I know what you mean, brenna. I've got two Achilles heels - right heel for books, left heel for films. Last year, I spent my Frosh week money ($100) and then some for a Gala pass to the Toronto International Film Fest. (Mum was hoppin' mad - being a Eng/Polisci major is bad enough...but imagine having your only child become one of those poor sods with iPods trying to sell a screenplay or some hacked directorial vision...she just wants me to be normal, that's all, w/ normal, teenage interests. )
Oooh...and 25-cent book sales!! Haven't encountered those in a while, but every time it happens, I go on a high (can we say "nerd"?) that rivals anything from partying at Brunny's. Of course - that's contingent upon me actually getting *good* books I'd be wanting to read.
Brenna, you're Canadian, aren't you? Not discriminating against Americans, but few have heard of, much less read, Margaret Atwood - even though she's such an icon this side of the border, and deservedly so. I don't know why. I mean - many Americans *I've* encountered like Alice Munro...maybe it has something to do with Munro being (kind of) similar to Eudora Welty or Flannery O'Conner? Atwood, however, is an uniquely Canadian literary voice...for example, you know you're reading Atwood when you read her works. But then again, *is* there such a thing as a specifically Canadian literary voice?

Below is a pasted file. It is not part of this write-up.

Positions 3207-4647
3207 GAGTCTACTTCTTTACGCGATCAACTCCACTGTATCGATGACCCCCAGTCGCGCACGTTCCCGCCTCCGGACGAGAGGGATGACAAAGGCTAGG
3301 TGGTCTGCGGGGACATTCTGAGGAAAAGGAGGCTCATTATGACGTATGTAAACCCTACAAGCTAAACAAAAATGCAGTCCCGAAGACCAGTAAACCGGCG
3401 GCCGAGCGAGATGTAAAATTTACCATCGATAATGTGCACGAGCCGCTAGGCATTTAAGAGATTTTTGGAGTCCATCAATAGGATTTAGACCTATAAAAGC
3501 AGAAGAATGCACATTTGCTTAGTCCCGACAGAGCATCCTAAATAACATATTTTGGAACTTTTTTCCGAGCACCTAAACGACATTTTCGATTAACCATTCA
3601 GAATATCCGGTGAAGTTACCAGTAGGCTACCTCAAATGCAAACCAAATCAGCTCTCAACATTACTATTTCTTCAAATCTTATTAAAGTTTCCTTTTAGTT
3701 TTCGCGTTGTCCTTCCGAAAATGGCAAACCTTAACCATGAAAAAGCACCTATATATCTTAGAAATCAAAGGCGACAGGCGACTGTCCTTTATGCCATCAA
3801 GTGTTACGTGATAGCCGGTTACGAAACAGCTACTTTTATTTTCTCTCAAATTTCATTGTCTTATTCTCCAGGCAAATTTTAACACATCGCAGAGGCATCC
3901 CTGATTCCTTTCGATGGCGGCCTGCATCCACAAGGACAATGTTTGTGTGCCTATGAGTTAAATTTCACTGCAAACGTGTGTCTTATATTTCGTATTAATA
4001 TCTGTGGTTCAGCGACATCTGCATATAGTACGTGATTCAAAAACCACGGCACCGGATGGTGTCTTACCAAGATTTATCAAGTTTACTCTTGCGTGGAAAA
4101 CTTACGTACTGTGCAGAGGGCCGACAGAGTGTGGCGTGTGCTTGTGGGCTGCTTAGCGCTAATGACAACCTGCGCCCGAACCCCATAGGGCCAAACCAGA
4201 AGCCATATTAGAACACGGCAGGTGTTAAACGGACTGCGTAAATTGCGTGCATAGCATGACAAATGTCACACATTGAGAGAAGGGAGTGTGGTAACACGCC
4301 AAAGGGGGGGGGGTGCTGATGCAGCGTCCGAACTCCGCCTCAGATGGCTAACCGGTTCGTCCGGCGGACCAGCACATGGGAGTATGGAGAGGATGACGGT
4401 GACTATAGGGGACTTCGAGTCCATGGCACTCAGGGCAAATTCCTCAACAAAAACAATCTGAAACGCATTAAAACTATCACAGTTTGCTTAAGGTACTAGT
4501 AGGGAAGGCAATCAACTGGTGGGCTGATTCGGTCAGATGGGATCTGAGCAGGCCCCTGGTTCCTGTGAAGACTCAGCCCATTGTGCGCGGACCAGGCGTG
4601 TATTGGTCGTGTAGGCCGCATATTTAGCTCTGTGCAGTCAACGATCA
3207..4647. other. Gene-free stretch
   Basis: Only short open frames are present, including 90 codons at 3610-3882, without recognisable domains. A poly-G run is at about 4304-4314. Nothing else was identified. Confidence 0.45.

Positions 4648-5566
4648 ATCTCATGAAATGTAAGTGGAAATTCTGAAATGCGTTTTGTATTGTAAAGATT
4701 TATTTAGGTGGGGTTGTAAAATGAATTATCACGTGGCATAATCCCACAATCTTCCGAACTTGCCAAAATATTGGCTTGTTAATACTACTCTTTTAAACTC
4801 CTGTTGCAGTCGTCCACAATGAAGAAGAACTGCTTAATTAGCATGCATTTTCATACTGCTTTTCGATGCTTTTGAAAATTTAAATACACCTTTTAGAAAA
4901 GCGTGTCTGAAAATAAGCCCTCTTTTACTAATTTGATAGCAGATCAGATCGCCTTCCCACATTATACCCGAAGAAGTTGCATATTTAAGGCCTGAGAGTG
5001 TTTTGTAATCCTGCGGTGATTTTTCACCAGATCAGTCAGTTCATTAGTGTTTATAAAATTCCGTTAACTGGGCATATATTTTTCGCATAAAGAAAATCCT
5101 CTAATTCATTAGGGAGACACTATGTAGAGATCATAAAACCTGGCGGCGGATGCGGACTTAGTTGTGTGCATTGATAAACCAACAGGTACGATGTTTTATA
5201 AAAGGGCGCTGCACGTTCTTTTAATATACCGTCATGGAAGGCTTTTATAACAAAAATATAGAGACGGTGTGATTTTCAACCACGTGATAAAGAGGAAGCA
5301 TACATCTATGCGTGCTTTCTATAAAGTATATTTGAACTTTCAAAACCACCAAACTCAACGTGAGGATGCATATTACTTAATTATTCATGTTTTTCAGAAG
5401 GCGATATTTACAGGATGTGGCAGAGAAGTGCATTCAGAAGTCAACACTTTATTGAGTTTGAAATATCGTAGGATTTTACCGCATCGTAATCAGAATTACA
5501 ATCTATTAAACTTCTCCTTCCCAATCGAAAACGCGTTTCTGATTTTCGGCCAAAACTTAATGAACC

Sidebar: Canadian bestseller lists are usually more literary than American ones. No Clancy or Grisham. Make what you will of that.
Now, all American posters - feel free to feel indignant and flame me about my Canadian-centric tendancies.